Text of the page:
Whether you agreed with him or not, Charles was almost universally loved in the party. Within a month of his ousting as party leader, he turned up in Dunfermline to hep Willie Rennie during his victorious by-election campaign. “We love you, Charlie” shouted a woman in the crowd.

Today’s angry politics sure could do with some of his wit and wisdom. During the horrible Scottish independence referendum, he was one of the few people liked by both sides.

In the Commons, a couple of days after he died, his son Donald watched as people from all over the House paid tribute. Here, courtesy of the Guardian, are some excerpts.

I was gobsmacked when my first election saw someone just a few years older than me elected to the House of Commons in the next door seat. He always seemed more mature than most of his fellow MPs, to be honest.

He taught us that it was ok to take risks when to do so was in accordance with your principles. We opposed the Iraq war on principle and we stood out from the crowd. It was a massive risk to take at the time, but it was the right thing to do. Charles took some grief for his stance at the time – but was completely vindicated.

We were lucky to have him.

What are your memories of Charles?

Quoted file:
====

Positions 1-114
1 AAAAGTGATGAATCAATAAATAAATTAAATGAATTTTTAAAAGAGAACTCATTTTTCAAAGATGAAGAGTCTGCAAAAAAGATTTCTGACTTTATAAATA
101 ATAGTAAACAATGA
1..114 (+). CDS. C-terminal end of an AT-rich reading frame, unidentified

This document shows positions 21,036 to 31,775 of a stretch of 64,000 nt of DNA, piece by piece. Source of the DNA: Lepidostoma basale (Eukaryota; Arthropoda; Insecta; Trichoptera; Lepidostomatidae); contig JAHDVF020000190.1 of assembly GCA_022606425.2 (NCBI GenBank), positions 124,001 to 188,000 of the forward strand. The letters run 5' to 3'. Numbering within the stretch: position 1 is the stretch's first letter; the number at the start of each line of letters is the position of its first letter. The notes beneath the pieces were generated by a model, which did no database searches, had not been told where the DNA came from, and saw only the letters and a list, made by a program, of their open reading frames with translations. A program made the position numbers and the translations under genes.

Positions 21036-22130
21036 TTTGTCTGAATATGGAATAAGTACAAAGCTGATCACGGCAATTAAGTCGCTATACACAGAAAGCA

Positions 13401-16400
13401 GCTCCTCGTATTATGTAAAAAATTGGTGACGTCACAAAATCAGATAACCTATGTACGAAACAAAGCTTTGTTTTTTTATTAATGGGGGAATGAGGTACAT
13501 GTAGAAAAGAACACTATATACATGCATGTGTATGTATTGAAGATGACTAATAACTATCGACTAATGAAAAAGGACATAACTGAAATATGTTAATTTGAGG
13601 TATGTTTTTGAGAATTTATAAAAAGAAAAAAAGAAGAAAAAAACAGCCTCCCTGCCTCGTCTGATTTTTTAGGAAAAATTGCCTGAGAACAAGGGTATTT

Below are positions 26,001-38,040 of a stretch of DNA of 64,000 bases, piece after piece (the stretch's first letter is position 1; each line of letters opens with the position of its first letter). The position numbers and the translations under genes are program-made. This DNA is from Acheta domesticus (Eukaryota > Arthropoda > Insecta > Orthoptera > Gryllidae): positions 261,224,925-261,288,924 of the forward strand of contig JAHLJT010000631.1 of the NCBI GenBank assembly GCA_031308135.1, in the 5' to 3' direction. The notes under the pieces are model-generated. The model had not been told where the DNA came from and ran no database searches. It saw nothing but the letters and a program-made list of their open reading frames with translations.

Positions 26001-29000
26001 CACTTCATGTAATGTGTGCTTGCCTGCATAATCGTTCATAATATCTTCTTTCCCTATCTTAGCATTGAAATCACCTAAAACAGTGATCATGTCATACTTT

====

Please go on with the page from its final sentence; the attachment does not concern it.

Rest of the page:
* Caron Lindsay is Editor of Liberal Democrat Voice and blogs at Caron's Musings

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9 Comments

  • John Marriott 2nd Jun '18 - 9:11am

    I only met Charles Kennedy once, in the early 1990s when he and Paddy Ashdown attended a Regional Conference in Leicester. My abiding memory of him on that occasion was his obvious need during a break in proceedings for a nicotine fix. As Caron said, he was a man of principle (witness his stance on the second Iraq War and his willingness in the 1980s to forsake the SDP, which gave him his political start, for the Social and Liberal Democrat’s), who sadly fought his own personal demons, which eventually led to his decline politically. He would not be the first public figure to follow this route; nor will he be the last. As the saying goes: ‘Those whom the Gods love die young’.

  • david becket 2nd Jun '18 - 12:07pm

    I walked with Charles and David Rendel, both missed, round my rural ward in Newbury and his ability to connect with everybody he met (including Tories) was remarkable.

    However the saddest outcome of his untimely death is that, if he had still been alive and leading the fight, we would still be in Europe and the nonsense brought on us by Farage, Johnson and co would not have succeeded.

  • He is the reason I am a Liberal Democrat.